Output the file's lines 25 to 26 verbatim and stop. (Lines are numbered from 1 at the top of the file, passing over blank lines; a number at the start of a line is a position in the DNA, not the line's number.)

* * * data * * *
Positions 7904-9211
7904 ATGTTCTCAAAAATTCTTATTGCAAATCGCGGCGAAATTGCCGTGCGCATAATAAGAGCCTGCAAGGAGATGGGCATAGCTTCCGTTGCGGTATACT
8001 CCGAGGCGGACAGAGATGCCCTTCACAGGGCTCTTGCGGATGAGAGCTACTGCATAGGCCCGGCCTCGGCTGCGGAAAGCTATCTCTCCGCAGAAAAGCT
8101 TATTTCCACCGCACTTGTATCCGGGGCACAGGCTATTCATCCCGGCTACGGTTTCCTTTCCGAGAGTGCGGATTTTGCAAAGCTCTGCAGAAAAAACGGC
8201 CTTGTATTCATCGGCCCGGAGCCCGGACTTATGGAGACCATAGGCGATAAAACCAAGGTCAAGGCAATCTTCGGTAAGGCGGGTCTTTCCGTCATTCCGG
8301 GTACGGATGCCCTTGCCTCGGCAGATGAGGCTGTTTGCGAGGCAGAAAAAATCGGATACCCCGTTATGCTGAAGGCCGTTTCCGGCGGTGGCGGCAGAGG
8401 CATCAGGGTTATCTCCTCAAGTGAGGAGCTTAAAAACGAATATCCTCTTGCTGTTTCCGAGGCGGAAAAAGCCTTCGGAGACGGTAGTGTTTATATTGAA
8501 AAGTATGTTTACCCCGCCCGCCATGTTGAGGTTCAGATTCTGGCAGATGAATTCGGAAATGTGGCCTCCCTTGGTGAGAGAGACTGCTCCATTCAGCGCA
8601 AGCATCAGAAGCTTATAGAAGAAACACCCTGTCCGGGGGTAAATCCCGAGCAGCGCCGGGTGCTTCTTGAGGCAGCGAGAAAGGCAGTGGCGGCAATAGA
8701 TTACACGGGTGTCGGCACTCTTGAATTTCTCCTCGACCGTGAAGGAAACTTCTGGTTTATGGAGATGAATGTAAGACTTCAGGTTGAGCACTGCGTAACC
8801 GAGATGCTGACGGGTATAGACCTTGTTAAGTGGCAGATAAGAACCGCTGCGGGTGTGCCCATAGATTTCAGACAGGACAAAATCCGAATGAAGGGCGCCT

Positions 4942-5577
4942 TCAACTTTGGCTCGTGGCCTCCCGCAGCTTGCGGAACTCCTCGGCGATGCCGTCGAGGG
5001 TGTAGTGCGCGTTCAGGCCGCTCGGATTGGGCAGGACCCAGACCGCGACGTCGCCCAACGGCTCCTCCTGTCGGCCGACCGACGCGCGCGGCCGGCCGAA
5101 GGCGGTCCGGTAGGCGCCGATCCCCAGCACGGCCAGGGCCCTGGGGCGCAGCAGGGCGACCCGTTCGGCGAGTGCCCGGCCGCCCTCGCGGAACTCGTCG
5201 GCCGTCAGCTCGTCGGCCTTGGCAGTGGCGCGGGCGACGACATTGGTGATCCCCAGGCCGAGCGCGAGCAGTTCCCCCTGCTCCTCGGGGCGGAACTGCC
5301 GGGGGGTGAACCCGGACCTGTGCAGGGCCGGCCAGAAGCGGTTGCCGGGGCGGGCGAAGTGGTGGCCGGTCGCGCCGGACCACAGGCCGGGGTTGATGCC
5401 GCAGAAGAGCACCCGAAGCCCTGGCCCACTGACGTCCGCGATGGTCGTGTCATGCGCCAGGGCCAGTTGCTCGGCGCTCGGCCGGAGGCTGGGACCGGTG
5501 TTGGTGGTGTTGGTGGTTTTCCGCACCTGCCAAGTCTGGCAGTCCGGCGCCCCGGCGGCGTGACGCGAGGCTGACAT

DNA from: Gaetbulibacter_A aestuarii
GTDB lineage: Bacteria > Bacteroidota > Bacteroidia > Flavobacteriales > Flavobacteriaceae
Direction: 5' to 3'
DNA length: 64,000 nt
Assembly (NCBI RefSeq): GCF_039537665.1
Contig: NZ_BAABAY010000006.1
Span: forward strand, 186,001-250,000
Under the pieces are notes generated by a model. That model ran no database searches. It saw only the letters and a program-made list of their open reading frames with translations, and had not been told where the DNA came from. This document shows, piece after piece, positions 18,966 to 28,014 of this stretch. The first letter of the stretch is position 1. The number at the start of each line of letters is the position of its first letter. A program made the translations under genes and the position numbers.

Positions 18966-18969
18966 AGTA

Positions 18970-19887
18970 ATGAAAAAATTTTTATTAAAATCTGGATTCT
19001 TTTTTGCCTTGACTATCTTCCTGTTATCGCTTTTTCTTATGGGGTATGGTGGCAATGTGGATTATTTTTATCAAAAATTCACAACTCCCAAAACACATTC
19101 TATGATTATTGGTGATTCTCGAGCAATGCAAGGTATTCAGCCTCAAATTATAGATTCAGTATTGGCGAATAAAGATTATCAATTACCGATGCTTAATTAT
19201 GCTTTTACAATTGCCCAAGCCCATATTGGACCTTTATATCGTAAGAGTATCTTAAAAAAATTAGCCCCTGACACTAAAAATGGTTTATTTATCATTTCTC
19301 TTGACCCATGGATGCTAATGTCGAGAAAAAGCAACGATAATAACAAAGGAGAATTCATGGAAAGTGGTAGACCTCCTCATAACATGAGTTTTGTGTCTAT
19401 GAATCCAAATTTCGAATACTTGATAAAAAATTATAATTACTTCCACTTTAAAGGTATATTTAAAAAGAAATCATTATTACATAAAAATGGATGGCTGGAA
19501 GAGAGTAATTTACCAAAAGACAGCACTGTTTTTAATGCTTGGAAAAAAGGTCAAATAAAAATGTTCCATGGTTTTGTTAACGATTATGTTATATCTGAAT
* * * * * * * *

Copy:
Contig: NZ_BAABAY010000006.1
Span: forward strand, 186,001-250,000